Let's correct that. I want a linear motion. Stop the timeline and rewind. Open up the curve editor from its button on the main toolbar. And over here, we've got the track list and in my case, I've got X, Y, and Z position already selected within the position X one layer. If those aren't selected for you, just make sure that you've got all of those selected and then frame those curves in the graph. Click on the button labeled frame horizontal and value extends, and we want to make all of these key frames linear.
Drag a rectangle around all of those keys, and then on the curve editor toolbar, click the button to set tangents to linear. We've done that for all of the position tracks including Y and Z. Strictly speaking, Y and Z are not important here and we could just delete those key frames, but we'll leave them here now to demonstrate that since they have values of zero, they're not adding or subtracting anything to the animation.
I wanted to make them all linear tangents so that we would not have issues with the time slider down here later. All of those key frames are grouped together and we can select them all at once in the timeline. That has just been a little bit of detour into cleaning up the animation itself. Let's close the curve editor, rewind and play that back, and now we've got linear motion and we're ready to make a duplicate of this layer. Go back to frame zero and with position X one, the active layer, copy its contents into the clipboard.
Click the copy anim layer button, and then we can paste the contents of the clipboard into a new layer with this button, paste new layer. We want to give this new layer a name. We'll call position X two. Now that we've duplicated that animation layer and they're both enabled, if we press the play button, we'll see the ball move twice as far. We literally have double transformations here. Let's rewind that, and we want to reverse the screen direction for one of these takes.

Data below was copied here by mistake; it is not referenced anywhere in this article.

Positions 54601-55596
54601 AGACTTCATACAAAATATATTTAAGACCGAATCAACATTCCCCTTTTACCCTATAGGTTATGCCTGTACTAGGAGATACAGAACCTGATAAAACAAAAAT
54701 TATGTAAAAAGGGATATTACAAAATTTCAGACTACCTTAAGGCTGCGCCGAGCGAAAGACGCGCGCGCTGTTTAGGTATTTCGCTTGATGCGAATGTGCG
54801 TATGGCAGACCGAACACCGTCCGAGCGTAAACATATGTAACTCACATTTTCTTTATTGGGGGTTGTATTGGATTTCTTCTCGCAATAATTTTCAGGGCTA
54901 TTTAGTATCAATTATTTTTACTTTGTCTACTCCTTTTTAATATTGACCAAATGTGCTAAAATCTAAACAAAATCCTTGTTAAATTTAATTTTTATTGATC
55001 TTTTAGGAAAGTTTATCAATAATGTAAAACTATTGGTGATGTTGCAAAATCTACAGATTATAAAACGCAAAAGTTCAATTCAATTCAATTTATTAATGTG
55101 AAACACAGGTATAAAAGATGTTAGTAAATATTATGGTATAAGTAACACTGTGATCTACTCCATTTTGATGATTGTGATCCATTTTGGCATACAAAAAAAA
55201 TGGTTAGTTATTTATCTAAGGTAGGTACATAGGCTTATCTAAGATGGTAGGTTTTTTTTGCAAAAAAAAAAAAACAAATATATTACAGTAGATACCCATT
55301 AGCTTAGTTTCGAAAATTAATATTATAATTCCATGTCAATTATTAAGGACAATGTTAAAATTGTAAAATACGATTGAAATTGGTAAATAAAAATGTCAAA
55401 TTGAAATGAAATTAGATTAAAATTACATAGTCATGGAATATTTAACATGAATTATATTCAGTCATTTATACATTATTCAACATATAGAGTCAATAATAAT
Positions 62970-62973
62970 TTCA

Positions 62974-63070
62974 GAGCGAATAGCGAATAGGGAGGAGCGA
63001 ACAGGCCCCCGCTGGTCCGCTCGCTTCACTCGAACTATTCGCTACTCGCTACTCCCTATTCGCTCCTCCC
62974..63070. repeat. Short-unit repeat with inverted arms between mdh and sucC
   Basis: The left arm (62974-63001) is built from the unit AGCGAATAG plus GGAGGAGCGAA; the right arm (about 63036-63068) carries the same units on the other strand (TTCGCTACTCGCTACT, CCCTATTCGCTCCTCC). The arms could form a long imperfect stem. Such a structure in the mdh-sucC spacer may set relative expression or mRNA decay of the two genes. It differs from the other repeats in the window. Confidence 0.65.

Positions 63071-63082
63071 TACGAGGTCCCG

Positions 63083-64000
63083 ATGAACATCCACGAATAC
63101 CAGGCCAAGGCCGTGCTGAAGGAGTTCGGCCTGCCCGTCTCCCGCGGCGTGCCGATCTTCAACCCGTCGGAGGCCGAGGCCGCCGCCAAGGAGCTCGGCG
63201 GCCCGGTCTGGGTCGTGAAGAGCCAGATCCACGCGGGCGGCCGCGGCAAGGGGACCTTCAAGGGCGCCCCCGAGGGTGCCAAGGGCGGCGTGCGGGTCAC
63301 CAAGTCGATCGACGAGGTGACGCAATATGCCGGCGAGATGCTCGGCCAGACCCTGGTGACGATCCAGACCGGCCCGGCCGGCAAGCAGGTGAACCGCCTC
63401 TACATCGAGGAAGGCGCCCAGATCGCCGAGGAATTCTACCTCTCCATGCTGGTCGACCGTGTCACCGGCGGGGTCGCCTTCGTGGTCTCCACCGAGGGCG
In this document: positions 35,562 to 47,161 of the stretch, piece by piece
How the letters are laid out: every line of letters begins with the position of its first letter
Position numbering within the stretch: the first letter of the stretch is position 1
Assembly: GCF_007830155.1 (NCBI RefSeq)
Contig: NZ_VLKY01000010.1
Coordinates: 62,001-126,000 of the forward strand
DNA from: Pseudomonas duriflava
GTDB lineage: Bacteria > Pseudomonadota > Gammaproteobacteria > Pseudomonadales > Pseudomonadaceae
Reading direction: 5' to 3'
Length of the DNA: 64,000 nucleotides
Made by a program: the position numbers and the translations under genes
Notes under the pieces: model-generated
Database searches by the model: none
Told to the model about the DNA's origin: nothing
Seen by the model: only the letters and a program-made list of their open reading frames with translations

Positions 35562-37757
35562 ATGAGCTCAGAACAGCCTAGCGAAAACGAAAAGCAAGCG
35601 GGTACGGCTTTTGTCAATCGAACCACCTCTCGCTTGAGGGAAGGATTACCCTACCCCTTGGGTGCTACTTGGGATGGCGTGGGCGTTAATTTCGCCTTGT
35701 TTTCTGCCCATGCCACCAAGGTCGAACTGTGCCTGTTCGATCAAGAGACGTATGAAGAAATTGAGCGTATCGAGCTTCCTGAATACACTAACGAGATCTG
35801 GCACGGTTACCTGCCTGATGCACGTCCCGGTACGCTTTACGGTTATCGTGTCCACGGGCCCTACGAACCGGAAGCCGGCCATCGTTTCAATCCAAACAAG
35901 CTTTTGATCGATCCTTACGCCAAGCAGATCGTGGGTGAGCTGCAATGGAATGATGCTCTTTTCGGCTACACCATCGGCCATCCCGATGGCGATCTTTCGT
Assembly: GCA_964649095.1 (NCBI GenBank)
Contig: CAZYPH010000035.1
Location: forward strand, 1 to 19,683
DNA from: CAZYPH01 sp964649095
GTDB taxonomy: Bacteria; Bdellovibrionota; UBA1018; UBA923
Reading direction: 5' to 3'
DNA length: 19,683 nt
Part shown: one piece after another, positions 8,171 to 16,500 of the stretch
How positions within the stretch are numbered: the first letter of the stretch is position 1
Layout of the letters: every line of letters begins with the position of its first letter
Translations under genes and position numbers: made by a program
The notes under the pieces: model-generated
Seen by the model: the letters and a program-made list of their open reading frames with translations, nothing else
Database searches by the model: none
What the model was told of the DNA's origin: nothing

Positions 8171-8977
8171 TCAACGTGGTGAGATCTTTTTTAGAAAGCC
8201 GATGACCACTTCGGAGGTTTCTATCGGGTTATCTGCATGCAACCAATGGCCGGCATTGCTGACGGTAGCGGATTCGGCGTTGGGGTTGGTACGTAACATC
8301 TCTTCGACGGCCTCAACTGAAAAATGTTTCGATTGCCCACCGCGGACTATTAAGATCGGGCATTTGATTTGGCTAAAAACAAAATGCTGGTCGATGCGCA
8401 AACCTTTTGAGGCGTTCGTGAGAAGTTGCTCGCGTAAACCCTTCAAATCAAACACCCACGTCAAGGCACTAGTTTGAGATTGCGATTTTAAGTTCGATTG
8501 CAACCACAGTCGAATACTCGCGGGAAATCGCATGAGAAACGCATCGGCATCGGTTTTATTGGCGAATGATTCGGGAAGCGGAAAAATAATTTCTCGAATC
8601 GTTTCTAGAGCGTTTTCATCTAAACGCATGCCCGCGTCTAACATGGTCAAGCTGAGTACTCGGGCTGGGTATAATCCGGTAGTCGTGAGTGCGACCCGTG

Let's disable the one we're not working on. Go up to the pull-down list and click on it, and once this pull-down list is open, then you can click on the icon buttons over here to change the properties. On the left is a light bulb icon to enable or disable that animation layer. Click the light bulb next to position X one to disable that layer, and then click position X two to make that layer active. The key frames displayed in the timeline here are for position X two.
We want to reverse these key frames' direction, so let's click in the timeline to make sure nothing is selected first, and then click on the key frame at frame zero and drag it down. Click on the key frame at frame 40 and move it to frame zero and then finally move this one down to frame 40. We've reverse the direction. Rewind and play that back. The ball is now moving from right to left. So we have two different takes. Position X one is moving left to right.
Position X two is moving right to left. Let's re-enable position X one. Go back into that pull-down list. Enable the light bulb for position X one and disable it for position X two and now, the ball's going to move in the left to right direction once again. Revisiting this pull-down list, the other items we have over here are worth mentioning. We have the ability to lock the key frames on a layer with this padlock icon.
We also have the ability to enable or disable that layer for the output track. That's what this plus sign is over here. The output track is an animation channel that works independently of the final output of the layers. You can use the output track to drive other tracks in the scene, regardless of which of these layers are enabled. If the plus sign is on, then that layer's data is added to the output track even if the light bulb to enable the layer is turned off.